Rethinking Concentrations

Elias BernsteinPosted by Elias Bernstein

“So what are you concentrating in?” my friend asks as we walk out of Huntsman together. It’s a question that I have heard many times during my year at Penn, but unfortunately, it has gotten more difficult to answer.

Freshman year, I was certain that I wanted to pursue an OPIM and Statistics dual concentration. Sophomore year, I decided to throw Finance into the mix as well. Now, as a junior, I may go in a completely different direction. It isn’t because I don’t have the time in my schedule, but rather that I’ve realized that my interests do not line up as nicely as I once thought with my potential concentrations. I have thoroughly enjoyed the OPIM, Stat, and Finance courses that I’ve taken, but I have also found my Marketing and Management courses to be very compelling as well.

Further complicating the issue, albeit in a good way, is the diversity of interests that my Wharton friends have as well. It seems as though everyone in Wharton has a class or two that they loved and highly recommend.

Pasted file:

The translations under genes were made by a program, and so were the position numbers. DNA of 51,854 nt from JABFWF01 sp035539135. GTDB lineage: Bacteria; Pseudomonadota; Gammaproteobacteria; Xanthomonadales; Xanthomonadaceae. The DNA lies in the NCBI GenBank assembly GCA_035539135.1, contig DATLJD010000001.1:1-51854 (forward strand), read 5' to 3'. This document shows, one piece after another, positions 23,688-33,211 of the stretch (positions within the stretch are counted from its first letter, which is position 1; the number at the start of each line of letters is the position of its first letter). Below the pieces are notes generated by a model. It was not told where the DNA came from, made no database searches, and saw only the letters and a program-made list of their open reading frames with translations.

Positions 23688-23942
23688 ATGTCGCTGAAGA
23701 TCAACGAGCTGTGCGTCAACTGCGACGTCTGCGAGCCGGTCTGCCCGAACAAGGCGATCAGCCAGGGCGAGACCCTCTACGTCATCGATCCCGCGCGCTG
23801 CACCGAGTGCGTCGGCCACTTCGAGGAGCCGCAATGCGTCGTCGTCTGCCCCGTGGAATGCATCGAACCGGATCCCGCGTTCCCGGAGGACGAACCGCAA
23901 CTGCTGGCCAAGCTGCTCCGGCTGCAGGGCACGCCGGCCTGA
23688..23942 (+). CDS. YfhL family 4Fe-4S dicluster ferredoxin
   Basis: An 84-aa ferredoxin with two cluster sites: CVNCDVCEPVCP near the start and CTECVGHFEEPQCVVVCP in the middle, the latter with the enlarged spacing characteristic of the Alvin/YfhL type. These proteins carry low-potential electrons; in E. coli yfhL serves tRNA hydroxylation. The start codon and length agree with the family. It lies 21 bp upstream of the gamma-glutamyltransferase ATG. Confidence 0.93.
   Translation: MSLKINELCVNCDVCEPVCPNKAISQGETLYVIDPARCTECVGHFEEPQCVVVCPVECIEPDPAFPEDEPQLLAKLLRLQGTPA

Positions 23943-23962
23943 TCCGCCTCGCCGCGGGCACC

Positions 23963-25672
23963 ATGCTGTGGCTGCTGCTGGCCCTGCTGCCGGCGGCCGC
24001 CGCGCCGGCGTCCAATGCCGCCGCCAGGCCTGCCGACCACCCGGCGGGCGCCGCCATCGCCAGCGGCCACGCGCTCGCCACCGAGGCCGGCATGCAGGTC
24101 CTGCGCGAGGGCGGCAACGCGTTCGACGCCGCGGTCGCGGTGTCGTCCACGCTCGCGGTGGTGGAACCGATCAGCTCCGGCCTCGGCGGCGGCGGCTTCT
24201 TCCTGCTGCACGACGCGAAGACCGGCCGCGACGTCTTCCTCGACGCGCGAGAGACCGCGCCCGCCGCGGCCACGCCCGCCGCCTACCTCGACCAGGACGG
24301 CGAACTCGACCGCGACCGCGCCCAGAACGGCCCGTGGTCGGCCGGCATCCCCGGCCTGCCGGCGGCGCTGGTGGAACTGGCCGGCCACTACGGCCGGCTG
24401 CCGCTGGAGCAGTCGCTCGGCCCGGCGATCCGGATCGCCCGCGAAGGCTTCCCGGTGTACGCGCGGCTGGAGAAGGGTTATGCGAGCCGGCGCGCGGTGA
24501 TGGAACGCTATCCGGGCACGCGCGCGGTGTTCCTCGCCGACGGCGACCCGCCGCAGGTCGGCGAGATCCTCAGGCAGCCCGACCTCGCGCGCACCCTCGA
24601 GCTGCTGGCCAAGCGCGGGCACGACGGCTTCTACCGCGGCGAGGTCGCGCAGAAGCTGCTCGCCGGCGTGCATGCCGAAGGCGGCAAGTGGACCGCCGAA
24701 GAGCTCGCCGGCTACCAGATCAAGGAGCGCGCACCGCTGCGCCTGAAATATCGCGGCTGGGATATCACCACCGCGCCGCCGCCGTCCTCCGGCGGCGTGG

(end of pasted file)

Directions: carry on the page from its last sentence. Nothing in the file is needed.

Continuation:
With so many amazing classes available and with my undergraduate career halfway complete, I am rethinking what courses I want to include in my schedule. No longer am I holding myself to a rigid schedule of courses that will enable me to graduate with three concentrations; instead, I am taking courses that interest me, regardless of whether or not they will count toward a concentration. If my interests lead me to graduate with three concentrations, great. If I finish my undergraduate career with one, that’s fine too. Regardless of what shows up on my academic worksheet, I know that I will be happier pursuing my interests, wherever they may take me.

I'm from just outside St. Louis, Missouri - but on the Illinois side. I graduated in May with concentrations in finance and OID (operations, information and decisions) and a minor in computer science. I had the opportunity to be very involved on campus in Wharton, Engineering, and in extracurricular capacities including student government and Greek life.